With an outlook towards the future, some financial aspects of the club were [surprisingly] shared during the post-mortem press conference on October 31st 2012. Joey Saputo talked about being ''slighty in the red'' with unexpected expenses that included 2 pre-season camps and the Italy post-season tour; add to that a mid-season ticket price cut.
The Montreal Impact is at around 4.5M$ in Guaranteed Compensation but still held the advantage of being an expansion team in 2012 which gave the club extra allocation money. Not making the playoffs also gives the club additional allocation money. That allocation pool can be used:
- To sign players new to MLS (that is, a player who did not play in MLS during the previous season).
- To re-sign an existing MLS player, subject to League approval.
- To "buy-down" a player's salary budget charge below the League maximum of $350,000.
- In connection with the exercise of an option to purchase a player's rights or the extension of a player's contract for the second year provided the player was new to MLS in the immediately prior year.
The Allocation money trick is an important tool to help a club's salary management.
As Sporting Director, Nick De Santis, made the search for an offensive midfielder official , cap flexibility will be needed to acquire such a player, DP or not. Outside acquiring new players, management needs to re-evaluate current players that might deserve and/or demand a salary increase. An important player like Hassoun Camara fits the bill of a player that will look for a compensation increase. The versatile central midfielder/defender is currently making 75K$ and can fetch more in and outside Major League Soccer.
Re-negotiation of contracts is another tool that the Montreal Impact can use. Will players ,that might be overpaid or that under-perform ,volunteer to a contract salary and term reduction?
The Usual Suspects for salary re-negotiation :
(*) Justin Mapp (218,333.33$) : Talented? Yes. Seldom frustrating in inconsistency? Yes . A rumor that popped up on twitter was talking about Justin Mapp in the process of re-negotiating his contract. Whether this is true or not, it is a reality that might be happening for the MLS veteran.
(*) Davy Arnaud (290,000$) : The first captain of the team in MLS has been a hard-working player and an example to follow intensity wise. His technical skills were not top notch but was still able to perform and have added value on the field. The Arnaud-haters have their arguments but get someone better and the Montreal Impact will replace him. Making almost 300K$, the Texan MLS veteran has helped the expansion team get comfortable in MLS.
(*) Sanna Nyassi (132,625$) : The Gambian international was much more effective coming off the bench than starting games. He has speed and is versatile as a striker and winger but did not fully convince in both roles as a starter. He could be part of the long-term solution for the club to have depth up front with a versatile offensive player.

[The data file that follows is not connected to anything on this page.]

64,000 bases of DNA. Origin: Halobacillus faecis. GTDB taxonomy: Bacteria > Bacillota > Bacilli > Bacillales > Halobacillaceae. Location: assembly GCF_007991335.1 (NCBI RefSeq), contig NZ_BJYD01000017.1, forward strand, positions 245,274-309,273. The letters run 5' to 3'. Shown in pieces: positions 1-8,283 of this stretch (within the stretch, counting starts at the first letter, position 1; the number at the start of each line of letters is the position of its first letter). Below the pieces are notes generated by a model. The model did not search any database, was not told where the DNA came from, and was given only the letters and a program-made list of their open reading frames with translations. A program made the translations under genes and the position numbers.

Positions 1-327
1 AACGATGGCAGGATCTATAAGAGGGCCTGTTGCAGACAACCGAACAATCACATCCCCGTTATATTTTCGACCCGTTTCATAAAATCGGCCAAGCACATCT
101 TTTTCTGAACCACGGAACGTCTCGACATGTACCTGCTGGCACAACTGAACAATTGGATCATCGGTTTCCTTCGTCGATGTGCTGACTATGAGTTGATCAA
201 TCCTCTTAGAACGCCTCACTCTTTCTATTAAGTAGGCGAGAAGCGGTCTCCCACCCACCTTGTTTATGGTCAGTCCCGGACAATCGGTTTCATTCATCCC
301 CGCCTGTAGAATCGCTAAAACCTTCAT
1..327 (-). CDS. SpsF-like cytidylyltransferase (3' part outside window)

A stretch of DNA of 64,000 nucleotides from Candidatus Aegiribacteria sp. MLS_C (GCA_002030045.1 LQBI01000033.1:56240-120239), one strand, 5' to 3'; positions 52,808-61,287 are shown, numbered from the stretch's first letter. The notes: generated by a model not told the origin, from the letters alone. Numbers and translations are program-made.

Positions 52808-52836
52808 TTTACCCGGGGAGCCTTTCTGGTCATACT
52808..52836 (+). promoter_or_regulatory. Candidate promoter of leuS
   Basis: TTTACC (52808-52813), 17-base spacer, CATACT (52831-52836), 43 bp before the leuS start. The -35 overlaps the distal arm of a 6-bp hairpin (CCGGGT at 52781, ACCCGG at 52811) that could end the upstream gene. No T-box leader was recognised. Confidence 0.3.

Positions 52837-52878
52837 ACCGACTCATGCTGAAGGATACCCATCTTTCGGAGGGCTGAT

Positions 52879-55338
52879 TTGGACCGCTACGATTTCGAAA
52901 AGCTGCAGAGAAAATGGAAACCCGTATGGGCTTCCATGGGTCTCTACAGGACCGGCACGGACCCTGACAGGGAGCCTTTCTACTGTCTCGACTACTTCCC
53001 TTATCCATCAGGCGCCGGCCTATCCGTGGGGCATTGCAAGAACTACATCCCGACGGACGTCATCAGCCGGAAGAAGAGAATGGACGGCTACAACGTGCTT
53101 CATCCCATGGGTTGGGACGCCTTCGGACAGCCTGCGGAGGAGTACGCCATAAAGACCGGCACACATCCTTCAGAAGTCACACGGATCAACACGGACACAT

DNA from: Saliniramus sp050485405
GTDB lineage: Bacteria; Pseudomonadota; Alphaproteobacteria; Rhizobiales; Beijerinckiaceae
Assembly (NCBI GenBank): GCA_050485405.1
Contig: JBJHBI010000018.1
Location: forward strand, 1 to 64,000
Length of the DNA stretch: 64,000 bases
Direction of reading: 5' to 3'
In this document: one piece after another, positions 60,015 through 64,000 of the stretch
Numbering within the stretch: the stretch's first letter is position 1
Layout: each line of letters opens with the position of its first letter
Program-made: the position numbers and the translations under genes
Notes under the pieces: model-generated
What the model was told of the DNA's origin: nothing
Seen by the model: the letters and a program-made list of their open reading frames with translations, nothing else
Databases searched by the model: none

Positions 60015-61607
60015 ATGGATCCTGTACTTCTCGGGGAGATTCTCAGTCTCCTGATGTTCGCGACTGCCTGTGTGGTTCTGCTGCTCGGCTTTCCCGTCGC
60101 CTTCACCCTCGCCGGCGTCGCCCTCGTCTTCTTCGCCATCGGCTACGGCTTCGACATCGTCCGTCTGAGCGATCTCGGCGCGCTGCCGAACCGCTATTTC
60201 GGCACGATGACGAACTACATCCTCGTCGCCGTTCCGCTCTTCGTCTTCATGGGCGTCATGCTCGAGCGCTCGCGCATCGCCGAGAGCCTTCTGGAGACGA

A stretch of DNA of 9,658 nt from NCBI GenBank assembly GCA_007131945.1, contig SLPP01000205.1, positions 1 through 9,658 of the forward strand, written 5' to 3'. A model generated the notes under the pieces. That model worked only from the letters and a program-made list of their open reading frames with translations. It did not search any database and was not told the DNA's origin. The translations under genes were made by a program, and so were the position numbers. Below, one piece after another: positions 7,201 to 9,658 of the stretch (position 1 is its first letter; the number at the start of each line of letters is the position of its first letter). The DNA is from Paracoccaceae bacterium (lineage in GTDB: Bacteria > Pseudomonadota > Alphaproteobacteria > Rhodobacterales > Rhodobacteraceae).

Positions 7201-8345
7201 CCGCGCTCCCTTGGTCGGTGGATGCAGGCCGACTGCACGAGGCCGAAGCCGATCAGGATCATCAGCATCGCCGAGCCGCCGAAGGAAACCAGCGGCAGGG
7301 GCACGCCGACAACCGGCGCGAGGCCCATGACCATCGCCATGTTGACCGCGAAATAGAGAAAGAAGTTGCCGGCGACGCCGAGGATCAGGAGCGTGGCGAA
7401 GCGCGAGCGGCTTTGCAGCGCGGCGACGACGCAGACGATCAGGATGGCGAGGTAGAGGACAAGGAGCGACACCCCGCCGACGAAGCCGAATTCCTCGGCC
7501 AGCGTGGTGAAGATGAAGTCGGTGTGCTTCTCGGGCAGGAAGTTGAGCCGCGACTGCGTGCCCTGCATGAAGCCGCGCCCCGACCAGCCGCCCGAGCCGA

(*) Zarek Valentin (142,000$) : The Generation Adidas defender was slotted as the starting right back for the club. He lost his spot due to a combination of injury and new players coming in. The Akron Zip player could leave or get traded to get playing time and help shed some salary cap hit on the club. A very young and talented player, Valentin has a place in most MLS teams but it is not sure where he stands in the Impact's plans.
I did not include Andrew Wenger (at 202,000$) as he is still a Generation Adidas player who has played under 2000 minutes, hence not a full salary cap hit unlike Zarek Valentin. I also did not include the 2012 MLS rookie as he has shown that he can bring added value to the club as a forward, a potential successful striker in MLS.
With Davy Arnaud acquired via trade and the other 3 via the expansion draft, all 4 moves are part of the Jesse Marsch era. Their future will depend on a combination of the club's evaluation of their value to the club and the vision of the new head coach.
Good Ol' MLS Trades
The whole question around trading players and re-negotiating salaries will revolve whether the Montreal Impact actually wants to keep player x,y and z. With a potential DP player coming to fill an offensive role in the midfield, getting role players for the starting XI and a deep bench is important. In the same time, players like Mapp and Arnaud have probably dropped in the pecking order in the eye of the Montreal Impact management.
With a flurry trades coming up right after the end of the MLS season and MLS Cup final, will the Impact be able to trade away salaries? No one is sure whether the club is looking for MLS talent as it has fielded more ''non-MLS'' players in the starting XI this season.
Willing To Spend?
Money is no issue for Joey Saputo but the Saputo empire did not just create itself out of bad business decisions. At the end, getting return on investment is important for any club in a competitive professional league. Spend a lot but spend wisely one might say.
Being slightly in the red the first year is not an indication of an overflow of revenues. But the attendance numbers at Stade Saputo have been positive in mid-season to hope for a good revenue. Are we talking about top third revenue in the league ? At this point, freeing up money seems to be the more viable solution but expect the Montreal Impact to do so in a rational way.
Reducing salaries will help towards acquisitions of top players even if money is no issue for Joey Saputo. Without wanting to read the mind of the club, the Impact is leaning toward a LA Galaxy / New York Red Bulls model quicker than expected. Successful teams during the season like Real Salt Lake and Sporting Kansas City have shown to be able to combine expensive talent and efficient cheaper role players to have success on the field.
How close is the Montreal Impact to becoming another giant (at least on paper) of the East and MLS?